Blood Cancer Among Arabs and Jews in the Middle East

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For years now, different rates of lymphoma among Palestinians and Israelis have been causing occasional blips on the radar in the coverage of lymphoma worldwide. Are the rates of lymphoma truly different between Israelis and Palestinians? If so what could account for these differences?

Non-Hodgkin Lymphoma Globally, and in Israel

The two main categories of lymphoma, a cancer of the lymphocyte-white blood cells, are Hodgkin lymphoma and non-Hodgkin lymphoma, or NHL.

Of the two, NHL is the more common, and that is the type of lymphoma discussed here.

NHL incidence rates have increased globally from 1950–2000, actually tripling in the over-65 age group. As reported in 2012, Israel had the unwelcome distinction of being first in the world in NHL incidence rates, where NHL is the fifth most common cancer in Israel. It was also reported that, on average each year, if you take 100,000 individuals, about 15.7 Jewish men and 11.8 Jewish women will develop NHL, while only 10.4 and 10.0 male and female Israeli Arabs, respectively, develop the disease. Though rates are lower among Israeli Arabs, if you look at Lebanon, which is in close geographic proximity to Israel, they are ranked second in the world in the highest rates of NHL, just behind Israel. The Palestinian Cancer Registry in 2014 reported that NHL was the seventh most common among West Bank Palestinian men and ninth among women.

Genes, Environment, and Risk of NHL

First of all, what caused rates of NHL skyrocket over the 50 years from 1950 to 2000? That is a question for which there are many different theories, however, to many researchers, the rise strongly suggests environmental factors. However, rates of certain types of lymphomas are also believed to vary with genes, family history, and ethnicity.

There is a particularly interesting situation with respect to Jewish Israelis and Arab Palestinians in that they represent genetically and culturally different populations living in very close geographic proximity. They share the same ecosystem, yet they have different lifestyles, health behaviors, and medical systems.

Noting this interesting mix, a group of researchers, Kleinstern and colleagues, set out to examine medical history, environmental and lifestyle risk factors for NHL—and specifically NHL that arises from B-lymphocytes, a common form of lymphoma in Israelis and Palestinians. They reviewed the pathology reports, and only patients with lymphomas that were positive for CD20 or other B-cell markers were included in their study.

Lymphoma in Israeli Jews and Palestinian Arabs

Findings from the study by Kleinstern and colleagues are some of the first to describe NHL patterns more specifically in this tiny, yet high profile corner of the world. In the United States, DLBCL is the most common lymphoma. The same is true for both Israeli Jews and Palestinian Arabs, however the distributions of each type of B-cell NHL are distinct.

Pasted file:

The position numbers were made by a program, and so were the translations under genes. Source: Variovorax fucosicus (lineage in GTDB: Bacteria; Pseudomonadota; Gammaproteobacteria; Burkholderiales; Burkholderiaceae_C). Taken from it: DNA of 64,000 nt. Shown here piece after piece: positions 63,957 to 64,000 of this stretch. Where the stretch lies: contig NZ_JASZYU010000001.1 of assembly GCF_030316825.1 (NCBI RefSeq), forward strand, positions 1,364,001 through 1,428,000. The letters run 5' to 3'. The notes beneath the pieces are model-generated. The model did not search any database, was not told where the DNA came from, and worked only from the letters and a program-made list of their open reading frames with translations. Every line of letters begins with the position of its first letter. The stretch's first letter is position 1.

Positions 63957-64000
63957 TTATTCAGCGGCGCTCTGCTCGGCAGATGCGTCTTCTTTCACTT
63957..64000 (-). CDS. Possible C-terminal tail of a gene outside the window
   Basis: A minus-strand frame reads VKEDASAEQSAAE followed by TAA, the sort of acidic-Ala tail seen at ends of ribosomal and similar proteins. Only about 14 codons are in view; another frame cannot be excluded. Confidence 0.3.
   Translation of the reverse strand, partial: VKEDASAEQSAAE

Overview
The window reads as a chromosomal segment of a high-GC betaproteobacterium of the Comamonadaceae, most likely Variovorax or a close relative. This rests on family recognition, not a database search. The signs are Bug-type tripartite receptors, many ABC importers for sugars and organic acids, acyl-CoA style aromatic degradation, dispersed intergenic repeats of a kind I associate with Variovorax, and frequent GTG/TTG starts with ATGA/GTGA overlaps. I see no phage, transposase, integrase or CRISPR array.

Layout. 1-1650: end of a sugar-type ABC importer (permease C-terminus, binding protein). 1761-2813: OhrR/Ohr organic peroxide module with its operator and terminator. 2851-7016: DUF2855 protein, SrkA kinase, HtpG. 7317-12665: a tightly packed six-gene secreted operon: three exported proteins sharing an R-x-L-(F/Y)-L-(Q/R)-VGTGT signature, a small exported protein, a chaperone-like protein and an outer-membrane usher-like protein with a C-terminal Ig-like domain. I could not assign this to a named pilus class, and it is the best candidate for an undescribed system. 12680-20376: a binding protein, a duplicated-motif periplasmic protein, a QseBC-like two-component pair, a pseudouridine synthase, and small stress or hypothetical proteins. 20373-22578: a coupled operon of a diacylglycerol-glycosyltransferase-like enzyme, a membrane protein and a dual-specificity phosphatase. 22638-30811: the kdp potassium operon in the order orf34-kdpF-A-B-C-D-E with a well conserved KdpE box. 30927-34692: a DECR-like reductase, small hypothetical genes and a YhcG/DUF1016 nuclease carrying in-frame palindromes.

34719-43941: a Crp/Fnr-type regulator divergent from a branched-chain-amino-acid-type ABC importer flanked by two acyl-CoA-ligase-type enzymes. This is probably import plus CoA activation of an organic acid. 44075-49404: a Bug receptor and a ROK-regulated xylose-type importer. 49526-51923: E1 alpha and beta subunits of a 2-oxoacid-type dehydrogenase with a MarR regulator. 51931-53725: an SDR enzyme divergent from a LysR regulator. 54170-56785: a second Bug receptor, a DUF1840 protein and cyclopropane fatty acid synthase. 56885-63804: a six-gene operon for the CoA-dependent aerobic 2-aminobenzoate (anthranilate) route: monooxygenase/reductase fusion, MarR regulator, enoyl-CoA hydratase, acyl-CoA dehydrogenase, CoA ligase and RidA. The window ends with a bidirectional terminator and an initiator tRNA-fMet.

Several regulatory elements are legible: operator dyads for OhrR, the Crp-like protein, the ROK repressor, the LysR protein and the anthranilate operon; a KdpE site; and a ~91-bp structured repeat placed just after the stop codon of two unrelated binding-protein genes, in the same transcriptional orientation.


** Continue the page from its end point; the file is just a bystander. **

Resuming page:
There were three basic categories of B-cell NHL these researchers were looking at:

  • Diffuse large B-cell lymphoma (DLBCL)
  • Follicular lymphoma (FL)
  • Mantle zone lymphoma (MZL)

Looking at the pathology reports, researchers found that Israeli Jews had patterns that were similar to those typical of Western populations. In contrast, Palestinian Arabs had more DLBCL (71 percent), and higher proportions of DLBCL than in Saudi Arabia (51 percent) or Jordan (62 percent).

They also noted that Jordan’s population is similar genetically and culturally to the Palestinian Arabs, while a study in Lebanon—a country with high NHL rates—reported 44 percent DLBCL, which is more like the rates among Israeli Jews.

Gardening and Pesticides

Gardening as a hobby was linked to B-cell NHL and DLBCL only for Palestinian Arabs. More Palestinian Arabs gardened (47.7 percent) versus the Israeli Jewish population (36.7 percent). The authors noted that most West Bank homes have gardens, used mainly for fruit, olive trees and vegetables, and not for flowers or lawns, while the majority of Israeli Jews live in apartment buildings.

Oddly, gardening identified explicitly as “vegetable gardening” was linked to B-NHL and DLBCL, but only for Israeli Jews. The authors felt that gardening may reflect exposure to pesticides in both populations, but noted that other exposures, such as to UV radiation via sun exposure are also possible.

Bottom Line

This study was able to describe some of the differences between two populations living in close proximity to one another, and both genetic and environmental influences seemed likely to be in play, including infections, lifestyle, and family history exposures.

There was evidence to suggest that there may be significant differences in the causes of B-NHL lymphoma in these two populations.

However, one of the tangible successes of this investigation, in addition to its findings, was also undoubtedly the fact that it was conceived, planned and practically realized/achieved, which was captured succinctly by the authors in the paper’s conclusion:

“This study reflects a unique joint scientific effort involving Israeli and Palestinian investigators, and demonstrates the importance of cooperative research even in politically uncertain climates.”

Sources:

Kleinstern G, Seir RA, Perlman R, et al. Ethnic variation in medical and lifestyle risk factors for B cell non-Hodgkin lymphoma: A case-control study among Israelis and Palestinians. PLoS One. 2017; 12(2): e0171709.

World Health Organization.Globocan 2012: Estimated cancer incidence, mortality and prevalence worldwide in 2012, fact sheets by cancer.

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